basis - [optional] Day count basis (see below, default =0).
The RECEIVED function returns the amount received at maturity for a fully invested security. A fully invested security does not pay periodic interest before maturity. The interest income is the difference between the redemption value of the security and the original investment.
In the example shown, we want to find the amount received at maturity for a bond with an initial investment of $1000 and a discount rate of 4.25%. The settlement date is 6-Jul-2017 and the maturity date is 15-Jan-2020. There are no periodic interest payments, and the day count basis is US (NASD) 30/360. The formula in F5 is:
With these inputs, the RECEIVED function returns $1,120.21 , with currency number format applied.
In Excel, dates are serial numbers. Generally, the best way to enter valid dates is to use cell references, as shown in the example. To enter valid dates directly inside a function, you can use the DATE function. To illustrate, the formula below has all values hardcoded, and the DATE function is used to supply each of the two required dates:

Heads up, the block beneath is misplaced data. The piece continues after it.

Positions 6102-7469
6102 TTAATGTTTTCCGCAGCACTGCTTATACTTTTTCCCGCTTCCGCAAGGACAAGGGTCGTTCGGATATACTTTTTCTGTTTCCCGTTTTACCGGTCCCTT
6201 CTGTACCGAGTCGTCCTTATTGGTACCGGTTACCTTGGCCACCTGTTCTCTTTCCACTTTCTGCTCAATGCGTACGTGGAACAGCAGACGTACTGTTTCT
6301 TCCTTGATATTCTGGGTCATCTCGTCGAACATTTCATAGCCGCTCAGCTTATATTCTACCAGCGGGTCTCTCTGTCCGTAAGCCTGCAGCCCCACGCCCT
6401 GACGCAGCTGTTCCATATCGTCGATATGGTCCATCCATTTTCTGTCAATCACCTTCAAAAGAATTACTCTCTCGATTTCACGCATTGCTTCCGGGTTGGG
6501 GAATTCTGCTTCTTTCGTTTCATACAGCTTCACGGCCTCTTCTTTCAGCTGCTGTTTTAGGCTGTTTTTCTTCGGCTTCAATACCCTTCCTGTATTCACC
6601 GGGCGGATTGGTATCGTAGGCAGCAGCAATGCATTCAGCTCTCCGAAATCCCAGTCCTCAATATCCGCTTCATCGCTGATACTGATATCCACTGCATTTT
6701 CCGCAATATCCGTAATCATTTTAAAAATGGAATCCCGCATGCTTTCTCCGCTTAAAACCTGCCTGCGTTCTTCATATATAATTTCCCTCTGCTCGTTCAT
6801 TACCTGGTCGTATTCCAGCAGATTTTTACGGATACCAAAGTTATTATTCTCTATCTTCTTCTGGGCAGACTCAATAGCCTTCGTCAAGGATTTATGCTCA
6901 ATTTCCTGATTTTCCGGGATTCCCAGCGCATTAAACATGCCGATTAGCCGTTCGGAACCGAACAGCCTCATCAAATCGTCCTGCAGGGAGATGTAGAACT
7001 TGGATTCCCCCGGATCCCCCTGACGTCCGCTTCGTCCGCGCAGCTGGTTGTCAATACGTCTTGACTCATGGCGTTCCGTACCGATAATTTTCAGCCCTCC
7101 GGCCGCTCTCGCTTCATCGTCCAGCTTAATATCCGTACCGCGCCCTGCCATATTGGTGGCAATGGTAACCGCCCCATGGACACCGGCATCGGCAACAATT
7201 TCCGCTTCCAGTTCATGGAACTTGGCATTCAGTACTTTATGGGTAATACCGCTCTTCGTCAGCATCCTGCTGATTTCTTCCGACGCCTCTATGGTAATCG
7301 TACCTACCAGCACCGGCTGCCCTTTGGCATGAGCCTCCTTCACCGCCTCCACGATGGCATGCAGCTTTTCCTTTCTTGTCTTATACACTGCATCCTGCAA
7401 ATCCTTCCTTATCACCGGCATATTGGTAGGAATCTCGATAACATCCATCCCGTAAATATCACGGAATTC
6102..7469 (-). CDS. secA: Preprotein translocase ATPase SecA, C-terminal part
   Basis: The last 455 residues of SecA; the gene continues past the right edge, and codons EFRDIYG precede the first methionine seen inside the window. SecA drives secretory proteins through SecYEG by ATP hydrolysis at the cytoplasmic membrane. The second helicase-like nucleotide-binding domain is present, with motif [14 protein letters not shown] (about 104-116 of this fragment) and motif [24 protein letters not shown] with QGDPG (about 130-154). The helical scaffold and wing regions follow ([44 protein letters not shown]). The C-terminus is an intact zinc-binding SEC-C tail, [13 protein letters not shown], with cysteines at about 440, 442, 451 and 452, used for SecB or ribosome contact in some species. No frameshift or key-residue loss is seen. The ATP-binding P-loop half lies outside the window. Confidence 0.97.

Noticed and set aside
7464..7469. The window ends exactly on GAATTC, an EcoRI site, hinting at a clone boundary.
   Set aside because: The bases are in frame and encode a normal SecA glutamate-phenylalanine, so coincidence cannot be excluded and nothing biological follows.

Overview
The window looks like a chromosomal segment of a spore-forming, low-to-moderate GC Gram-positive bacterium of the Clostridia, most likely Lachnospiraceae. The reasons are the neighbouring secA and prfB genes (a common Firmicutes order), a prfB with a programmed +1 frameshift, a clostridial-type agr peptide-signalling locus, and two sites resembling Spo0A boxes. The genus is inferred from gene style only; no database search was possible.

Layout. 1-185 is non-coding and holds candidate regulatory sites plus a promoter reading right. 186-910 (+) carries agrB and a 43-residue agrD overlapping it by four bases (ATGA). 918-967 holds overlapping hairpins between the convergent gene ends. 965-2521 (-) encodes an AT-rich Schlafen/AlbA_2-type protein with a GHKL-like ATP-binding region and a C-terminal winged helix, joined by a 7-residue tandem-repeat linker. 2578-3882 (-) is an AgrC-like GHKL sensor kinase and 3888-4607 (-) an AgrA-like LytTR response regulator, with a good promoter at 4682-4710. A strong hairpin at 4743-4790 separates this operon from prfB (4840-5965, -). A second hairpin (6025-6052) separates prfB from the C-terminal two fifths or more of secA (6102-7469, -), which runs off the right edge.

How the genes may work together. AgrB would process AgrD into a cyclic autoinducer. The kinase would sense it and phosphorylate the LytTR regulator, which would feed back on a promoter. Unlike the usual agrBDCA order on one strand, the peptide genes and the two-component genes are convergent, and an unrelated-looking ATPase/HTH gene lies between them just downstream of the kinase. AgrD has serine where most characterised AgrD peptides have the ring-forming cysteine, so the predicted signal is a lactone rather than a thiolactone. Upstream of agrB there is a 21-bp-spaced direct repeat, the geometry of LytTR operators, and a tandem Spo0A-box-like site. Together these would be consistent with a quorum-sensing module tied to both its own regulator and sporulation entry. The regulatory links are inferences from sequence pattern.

The basis argument controls how days are counted. The RECEIVED function allows 5 options (0-4) and defaults to zero, which specifies US 30/360 basis. This article on wikipedia provides a detailed explanation of available conventions.
The Excel DISC function returns the discount rate for a security.
Excel Formula Training
Formulas are the key to getting things done in Excel. In this accelerated training, you'll learn how to use formulas to manipulate text, work with dates and times, lookup values with VLOOKUP and INDEX & MATCH, count and sum with criteria, dynamically rank values, and create dynamic ranges. You'll also learn how to troubleshoot, trace errors, and fix problems. Instant access. See details here.